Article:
trellis

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trellis

a structure or pattern of latticework, esp one used to support climbing plants

Trellis

A structural frame supporting an open latticework or grating constructed of either metal or wood, used to support plants or vines or left exposed.

trellis

trellis
1. An open grating or latticework, of either metal or wood.
2. An arbor or framework for the support of vines; a treillage.

Trellis

(1)
An object-oriented language from the University of Karlsruhe(?) with static type-checking and encapsulation.

Trellis

(2)
An object-oriented application development system from DEC, based on the Trellis language. (Formerly named Owl).

E-mail: Jerry Smith <smith@pipe.enet.dec.com>

["Persistent and Shared Objects in trellis/owl", P. O'Brien et al, Proc 1986 IEEE Workshop on Object-Oriented Database Systems, IEEE, NY 1986].
References in periodicals archive ?
Their range of three-dimensional trellises varies from columns, pillars, garden obelisks, pyramids, arches, arbours, pergolas and gazebos to fine, elegant trellis works, including perspective trompe-l'oeil structures.
Twining stems have little use for horizontal lines, so they do best with trellises composed mostly of poles or an upright fence.
If you use three-foot rows, this gives you one foot between trellises.
Although advances in trellising have been few in the most recent years, trellises have certainly become more complex since the ancient Egyptians incorporated them in the hieroglyph representing the grapevine.
Owners Deepa and Joe Alban describe the proprietary process used to cultivate their coffee, "The Arabica trees are grown on trellises similar to those used to nurture fine wine grapes.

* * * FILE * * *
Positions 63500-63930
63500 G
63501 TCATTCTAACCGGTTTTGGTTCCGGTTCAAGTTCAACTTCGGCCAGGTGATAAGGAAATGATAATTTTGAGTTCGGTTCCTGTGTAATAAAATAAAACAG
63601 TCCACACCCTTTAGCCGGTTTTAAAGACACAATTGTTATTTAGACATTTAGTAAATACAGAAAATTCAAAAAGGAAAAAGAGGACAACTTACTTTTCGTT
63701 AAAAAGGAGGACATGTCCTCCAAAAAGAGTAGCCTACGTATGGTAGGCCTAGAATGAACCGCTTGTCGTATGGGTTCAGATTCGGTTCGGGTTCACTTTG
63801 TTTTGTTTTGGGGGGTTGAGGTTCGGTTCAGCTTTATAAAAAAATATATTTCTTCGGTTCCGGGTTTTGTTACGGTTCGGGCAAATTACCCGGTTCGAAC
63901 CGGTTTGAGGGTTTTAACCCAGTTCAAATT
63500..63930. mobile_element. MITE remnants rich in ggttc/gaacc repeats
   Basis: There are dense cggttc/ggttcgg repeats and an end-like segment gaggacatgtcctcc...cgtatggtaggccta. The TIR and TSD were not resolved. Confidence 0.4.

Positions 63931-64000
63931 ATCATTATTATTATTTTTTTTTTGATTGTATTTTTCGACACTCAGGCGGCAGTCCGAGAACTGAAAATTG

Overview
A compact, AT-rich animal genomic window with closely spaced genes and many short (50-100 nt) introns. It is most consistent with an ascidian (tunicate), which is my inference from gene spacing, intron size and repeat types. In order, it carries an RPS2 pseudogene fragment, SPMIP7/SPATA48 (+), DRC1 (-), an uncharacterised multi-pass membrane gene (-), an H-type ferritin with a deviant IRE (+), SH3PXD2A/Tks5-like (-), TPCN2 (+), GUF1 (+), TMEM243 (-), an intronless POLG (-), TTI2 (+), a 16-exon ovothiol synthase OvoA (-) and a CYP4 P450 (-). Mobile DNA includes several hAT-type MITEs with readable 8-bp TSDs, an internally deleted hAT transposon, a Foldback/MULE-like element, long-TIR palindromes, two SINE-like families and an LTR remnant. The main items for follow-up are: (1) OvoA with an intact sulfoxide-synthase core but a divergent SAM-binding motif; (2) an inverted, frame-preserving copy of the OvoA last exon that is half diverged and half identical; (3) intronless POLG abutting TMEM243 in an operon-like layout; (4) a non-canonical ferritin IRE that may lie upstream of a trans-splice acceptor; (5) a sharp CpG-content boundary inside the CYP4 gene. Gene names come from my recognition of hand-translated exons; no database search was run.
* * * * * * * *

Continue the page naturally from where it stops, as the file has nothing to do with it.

In Santiago, westerly facades are particularly vulnerable to solar gain and overheating, so the west elevation is protected by an outer screen of planted trellises.
Graphs similar to Figure 9 are easily constructed for larger trellises.
Other flowering vines for trellises include star jasmine, glory bower (Pandorea), lavender trumpet vine (Clytostigma), blood red trumpet vine (Distictis buccinatoria), yellow Carolina jessamine (Gelsemium), passion flower (Passiflora) as well as climbing roses and bougainvillea.
Plants that benefit from garden trellises use a variety of methods to cling to support, including curling tendrils, twining stems or, in the case of tomatoes, long, ropy branches that form roots in places that touch the ground.
Disguised as dainty tissue-thin pastel posies, they can rapidly climb almost anything in sight - from traditional trellises to magnolia trees.
At planting time, set trellises, tepees, or wire cages in containers to provide support for vining crops--pole beans, cucumbers, and tomatoes.
But the main shading devices are trellises that cover much of the exterior of the house.